Page 45 Review by Stephen
Power and influence, particularly in relationships. This is the conclusion to Miller's first, most famous and substantial stint on DAREDEVIL along with a few sundry extras and the magnificent, original DAREDEVIL: LOVE AND WAR graphic novel illustrated by Sienkiewicz which starred the Kingpin's best ever waistcoats.
Elektra is dead (and contrary to some interpretations of the finale, she was emphatically not left alive by the end of this) and Matt is falling apart. A second dose of radiation has driven his senses into overload so that every whisper is a shout, every rustle is a roar and every roar of an engine in a gridlocked Manhattan brings him to his knees. Meanwhile he's done his best to undermine his girlfriend Heather Glenn and make her increasingly dependent upon him... before proposing marriage. His best friend Foggy cannot simply stand by and watch so when another of Murdock's flames, The Black Widow, comes calling, they conspire to undo the damage in the only way they can think of: by dishonest subterfuge. When Natasha is then poisoned by a spiked throwing star, Daredevil enlists the aid of the last remaining member of the white-clad ninja led by Matt's former sensei Stick, but he comes bearing horrifying news: The Hand are about to resurrect Elektra. Huge finale followed by a tense epilogue inked by Terry Austin in which Daredevil sits at the hospital bedside of a paralysed Bullseye and plays a game of Russian Roulette. According to the tale Matt tells, either one of them deserves the bullet.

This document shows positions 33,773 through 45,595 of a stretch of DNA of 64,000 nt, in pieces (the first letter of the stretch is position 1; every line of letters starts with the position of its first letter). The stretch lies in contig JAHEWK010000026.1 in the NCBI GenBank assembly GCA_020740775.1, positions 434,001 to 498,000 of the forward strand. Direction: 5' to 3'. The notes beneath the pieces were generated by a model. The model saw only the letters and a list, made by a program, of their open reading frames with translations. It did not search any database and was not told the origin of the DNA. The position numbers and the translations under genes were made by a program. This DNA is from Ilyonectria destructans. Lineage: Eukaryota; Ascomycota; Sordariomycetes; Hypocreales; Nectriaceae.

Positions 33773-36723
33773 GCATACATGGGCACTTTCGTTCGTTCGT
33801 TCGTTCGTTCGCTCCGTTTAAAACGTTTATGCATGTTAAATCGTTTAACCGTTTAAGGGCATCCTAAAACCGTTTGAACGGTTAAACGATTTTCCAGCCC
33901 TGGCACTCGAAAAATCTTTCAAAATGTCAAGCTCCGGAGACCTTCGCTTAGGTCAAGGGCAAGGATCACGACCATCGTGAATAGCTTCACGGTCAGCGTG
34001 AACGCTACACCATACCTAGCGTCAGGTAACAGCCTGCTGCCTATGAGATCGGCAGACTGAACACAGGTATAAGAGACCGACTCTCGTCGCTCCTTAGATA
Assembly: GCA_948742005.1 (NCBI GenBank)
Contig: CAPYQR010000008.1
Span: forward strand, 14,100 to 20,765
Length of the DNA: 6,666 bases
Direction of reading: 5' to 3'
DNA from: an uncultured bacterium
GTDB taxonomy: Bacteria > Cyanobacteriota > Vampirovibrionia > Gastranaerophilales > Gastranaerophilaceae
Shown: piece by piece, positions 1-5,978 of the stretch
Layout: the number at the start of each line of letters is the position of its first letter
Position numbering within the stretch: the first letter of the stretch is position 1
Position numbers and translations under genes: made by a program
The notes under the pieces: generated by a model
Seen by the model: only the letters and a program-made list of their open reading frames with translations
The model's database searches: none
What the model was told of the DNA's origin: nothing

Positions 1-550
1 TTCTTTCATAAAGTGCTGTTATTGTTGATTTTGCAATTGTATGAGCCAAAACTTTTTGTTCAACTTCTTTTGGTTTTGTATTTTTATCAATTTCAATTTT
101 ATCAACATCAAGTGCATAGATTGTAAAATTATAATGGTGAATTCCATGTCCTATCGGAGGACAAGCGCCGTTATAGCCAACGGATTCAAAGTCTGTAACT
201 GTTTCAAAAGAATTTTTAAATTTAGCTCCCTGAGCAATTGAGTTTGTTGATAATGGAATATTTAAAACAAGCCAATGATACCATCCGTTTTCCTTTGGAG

As to DAREDEVIL: LOVE AND WAR, the focus shifts back to The Kingpin and his wife Vanessa, his one vulnerability for whom he would sacrifice all. Cataleptic, she has withdrawn completely, so The Kingpin kidnaps the blind wife of a neurological expert in order him to coerce him to work on Vanessa with a passion, to get her to communicate once more. When the doctor succeeds, however, The Kingpin discovers that Vanessa hasn't withdrawn from the world - she's withdrawn from him.
Both Miller and Sienkiewicz are on top expressionistic form. Instead of the bricks and mortar inside a sewer, for example, Bill shows it representationally as a plan of pipes. The Kingpin himself is a dinosaur's egg of a man, a neck-less gargantuan in a civilised shirt and tie, tucked under a series of florid wallpaper waistcoats as he looms hunched over his wife, bursting with impotent rage. Most chilling of all, however, is the feral freak he has assigned to the doctor's wife - an incandescent mandrill of a man, drugged up and psychotic, his ludicrous self-image as a chivalrous knight in stark, delusional contrast to his actions. Holed up with a knife in his sister's closet and fixating on her panties, he judders and fractures both mentally and visually, his raging red eyes like horn-rimmed holes in his face.